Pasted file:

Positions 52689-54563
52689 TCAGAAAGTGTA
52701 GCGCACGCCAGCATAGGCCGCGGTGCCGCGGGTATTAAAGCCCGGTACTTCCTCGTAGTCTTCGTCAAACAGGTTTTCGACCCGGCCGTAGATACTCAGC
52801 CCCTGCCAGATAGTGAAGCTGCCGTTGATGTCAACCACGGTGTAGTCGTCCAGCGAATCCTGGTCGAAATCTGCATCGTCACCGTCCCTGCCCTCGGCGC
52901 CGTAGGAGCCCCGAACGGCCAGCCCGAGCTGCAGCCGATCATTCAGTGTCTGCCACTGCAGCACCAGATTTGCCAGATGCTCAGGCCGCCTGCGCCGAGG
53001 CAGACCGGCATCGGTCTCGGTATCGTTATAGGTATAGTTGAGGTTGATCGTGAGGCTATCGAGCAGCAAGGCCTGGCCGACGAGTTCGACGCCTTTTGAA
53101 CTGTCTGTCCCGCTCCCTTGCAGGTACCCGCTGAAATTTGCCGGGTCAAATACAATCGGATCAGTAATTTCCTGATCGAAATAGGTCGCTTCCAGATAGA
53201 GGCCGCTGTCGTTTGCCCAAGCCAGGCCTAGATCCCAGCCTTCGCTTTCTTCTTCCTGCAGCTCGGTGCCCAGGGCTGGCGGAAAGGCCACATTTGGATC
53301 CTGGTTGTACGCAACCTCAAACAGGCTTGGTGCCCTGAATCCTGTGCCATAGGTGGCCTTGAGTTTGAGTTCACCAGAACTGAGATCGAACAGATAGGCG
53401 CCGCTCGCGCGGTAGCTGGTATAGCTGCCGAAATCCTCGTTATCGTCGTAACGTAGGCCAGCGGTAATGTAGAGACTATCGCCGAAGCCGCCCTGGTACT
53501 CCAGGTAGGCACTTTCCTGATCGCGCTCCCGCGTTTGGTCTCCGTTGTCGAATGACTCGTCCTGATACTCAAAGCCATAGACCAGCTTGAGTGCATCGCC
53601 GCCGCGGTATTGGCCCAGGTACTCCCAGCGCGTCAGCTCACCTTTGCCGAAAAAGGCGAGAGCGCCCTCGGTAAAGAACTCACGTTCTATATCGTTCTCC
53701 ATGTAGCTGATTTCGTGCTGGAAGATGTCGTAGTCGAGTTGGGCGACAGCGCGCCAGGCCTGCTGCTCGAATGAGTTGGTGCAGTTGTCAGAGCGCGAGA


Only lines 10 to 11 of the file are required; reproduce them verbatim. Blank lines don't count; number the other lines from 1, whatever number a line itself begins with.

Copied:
53401 CCGCTCGCGCGGTAGCTGGTATAGCTGCCGAAATCCTCGTTATCGTCGTAACGTAGGCCAGCGGTAATGTAGAGACTATCGCCGAAGCCGCCCTGGTACT
53501 CCAGGTAGGCACTTTCCTGATCGCGCTCCCGCGTTTGGTCTCCGTTGTCGAATGACTCGTCCTGATACTCAAAGCCATAGACCAGCTTGAGTGCATCGCC